For the longest time, I could not stand to read two particular authors. Any time someone mentioned their names or quoted from them, I would shrug and roll my eyes. These writers are John Milton and C.S. Lewis.
The latter I couldn’t like on principle. I started disliking him in high school when I began reading the Harry Potter series, and a conservative Christian teacher recommended Lewis, not because he was a better writer than Rowling but because his Chronicles of Narnia are allegorical. Lewis wrote about the Christian story, don’t you see this? Later, I became tired of defending my love for children’s fantasy to Christians by using Lewis and Tolkien as the standards of good art that I gave up on these authors altogether. Other Christians have written wonderful works of literature. Why don’t we laud their merits? Writers like Augustine, Dante, Aquinas, Bunyan, Milton—
Oh, wait, Milton is the second guy I can’t stand. But I couldn’t like him on taste. I just never got into Milton. What’s so special about this guy? So, he wrote about the fall of man? Is this another Christian allegory or sermon masquerading as “good literature”? You could imagine my chagrin when I had to read Lewis’s Preface to Paradise Lost in grad school.
Then, I had to teach Milton to my high school students. I almost considered skipping him. But I had already neglected too many others, and my responsibility to these students dictated that I at least expose them to important authors, even if I did not like them.
We had excerpts of Paradise Lost in our textbook. A fellow teacher recommend my students read the selections aloud. I knew they would do better listening than trying to wade through the language, so I turned to YouTube for help.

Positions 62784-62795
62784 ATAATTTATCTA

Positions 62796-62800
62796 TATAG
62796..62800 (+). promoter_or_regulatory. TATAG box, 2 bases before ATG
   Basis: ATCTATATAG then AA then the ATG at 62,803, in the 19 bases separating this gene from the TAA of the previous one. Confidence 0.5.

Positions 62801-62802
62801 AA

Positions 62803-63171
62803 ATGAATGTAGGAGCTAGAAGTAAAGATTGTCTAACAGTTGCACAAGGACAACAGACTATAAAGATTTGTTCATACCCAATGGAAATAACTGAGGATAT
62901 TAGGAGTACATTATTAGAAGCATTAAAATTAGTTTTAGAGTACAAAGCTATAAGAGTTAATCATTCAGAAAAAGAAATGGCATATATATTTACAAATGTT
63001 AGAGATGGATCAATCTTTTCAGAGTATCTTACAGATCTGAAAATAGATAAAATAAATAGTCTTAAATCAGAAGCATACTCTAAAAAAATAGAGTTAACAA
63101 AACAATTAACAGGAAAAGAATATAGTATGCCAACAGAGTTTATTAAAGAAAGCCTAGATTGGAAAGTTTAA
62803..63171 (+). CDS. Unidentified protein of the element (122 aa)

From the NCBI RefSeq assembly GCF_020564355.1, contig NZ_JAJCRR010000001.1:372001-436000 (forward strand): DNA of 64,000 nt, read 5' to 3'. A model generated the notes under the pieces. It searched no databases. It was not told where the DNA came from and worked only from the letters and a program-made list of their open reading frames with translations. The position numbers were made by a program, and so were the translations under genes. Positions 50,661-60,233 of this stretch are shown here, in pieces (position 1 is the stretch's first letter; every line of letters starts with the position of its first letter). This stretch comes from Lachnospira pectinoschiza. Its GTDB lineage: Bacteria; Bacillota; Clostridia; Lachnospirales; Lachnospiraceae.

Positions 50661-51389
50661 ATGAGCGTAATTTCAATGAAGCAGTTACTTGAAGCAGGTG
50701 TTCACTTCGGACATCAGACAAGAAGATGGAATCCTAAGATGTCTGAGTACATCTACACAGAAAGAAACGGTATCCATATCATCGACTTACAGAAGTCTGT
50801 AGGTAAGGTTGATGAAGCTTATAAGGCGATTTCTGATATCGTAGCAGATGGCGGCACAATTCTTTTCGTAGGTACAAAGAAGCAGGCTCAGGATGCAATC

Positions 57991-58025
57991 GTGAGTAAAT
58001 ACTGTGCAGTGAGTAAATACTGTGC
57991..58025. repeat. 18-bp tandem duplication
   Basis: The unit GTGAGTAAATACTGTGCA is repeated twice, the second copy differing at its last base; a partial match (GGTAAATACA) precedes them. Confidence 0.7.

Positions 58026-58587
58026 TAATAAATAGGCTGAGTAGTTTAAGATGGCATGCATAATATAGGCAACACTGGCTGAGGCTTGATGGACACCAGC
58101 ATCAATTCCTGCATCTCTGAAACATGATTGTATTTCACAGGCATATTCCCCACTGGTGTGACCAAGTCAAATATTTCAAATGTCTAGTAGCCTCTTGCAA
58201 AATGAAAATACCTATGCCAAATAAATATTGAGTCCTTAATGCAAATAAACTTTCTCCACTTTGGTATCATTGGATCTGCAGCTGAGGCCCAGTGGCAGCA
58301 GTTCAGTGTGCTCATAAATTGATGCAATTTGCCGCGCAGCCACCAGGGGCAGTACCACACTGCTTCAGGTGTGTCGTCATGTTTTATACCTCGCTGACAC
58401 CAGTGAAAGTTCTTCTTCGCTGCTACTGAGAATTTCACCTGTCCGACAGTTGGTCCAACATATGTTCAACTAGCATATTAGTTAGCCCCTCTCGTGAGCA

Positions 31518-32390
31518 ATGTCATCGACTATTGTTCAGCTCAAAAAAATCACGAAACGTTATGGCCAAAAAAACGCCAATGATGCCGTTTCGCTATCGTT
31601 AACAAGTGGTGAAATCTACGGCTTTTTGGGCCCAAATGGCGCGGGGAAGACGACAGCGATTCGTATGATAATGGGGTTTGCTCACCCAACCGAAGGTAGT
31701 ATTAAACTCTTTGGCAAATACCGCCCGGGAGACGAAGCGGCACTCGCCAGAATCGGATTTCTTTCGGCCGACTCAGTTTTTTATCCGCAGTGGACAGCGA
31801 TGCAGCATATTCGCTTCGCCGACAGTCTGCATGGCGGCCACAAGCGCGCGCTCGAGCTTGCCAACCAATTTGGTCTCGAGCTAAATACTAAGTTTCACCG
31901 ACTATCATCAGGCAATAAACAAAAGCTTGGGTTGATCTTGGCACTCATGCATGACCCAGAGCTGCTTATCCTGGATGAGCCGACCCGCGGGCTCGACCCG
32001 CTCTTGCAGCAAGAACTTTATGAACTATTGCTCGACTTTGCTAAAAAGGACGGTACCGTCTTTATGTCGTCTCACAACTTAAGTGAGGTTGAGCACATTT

And I found the greatest version of Paradise Lost ever. This rendition, slightly abridged in some places, was actually a BBC radio broadcast. The show had a main narrator and different actors to represent the characters. Oh, and Ian McDiarmid, the actor who plays the evil Emperor Palpatine in the Star Wars fanchise, voices Satan. Very apt, no? I gained a new-found appreciation for Milton because of the experience. McDiarmid’s Satan was deliciously manipulative and appropriately conjured feelings a contempt and disgust for Milton’s main antagonist. The author’s genius with language also became more apparent as the narrator and actors read his epic with fluidity and clarity. My students also enjoyed the audio and stated they would not have understood the text if they had read it to themselves. I myself look forward to reading to the entire work in the future, if anything but to hear the slippery voice of McDiarmid.
Now, we’re studying The Screwtape Letters, and we are using audio. Joss Ackland is a enticing Screwtape. Most importantly, I have grown in my appreciation for Lewis. There are certainly aspects of Christianity and the war between Heaven and Hell for the souls of men that I have hereto never seen before. Now, I want to read — or listen — more, to add to my List of books works that not only broaden my love for literature but strengthen my faith. And I chuckle at the irony — to gain a new respect for two Christian authors I hated, all I did was listen to the devil.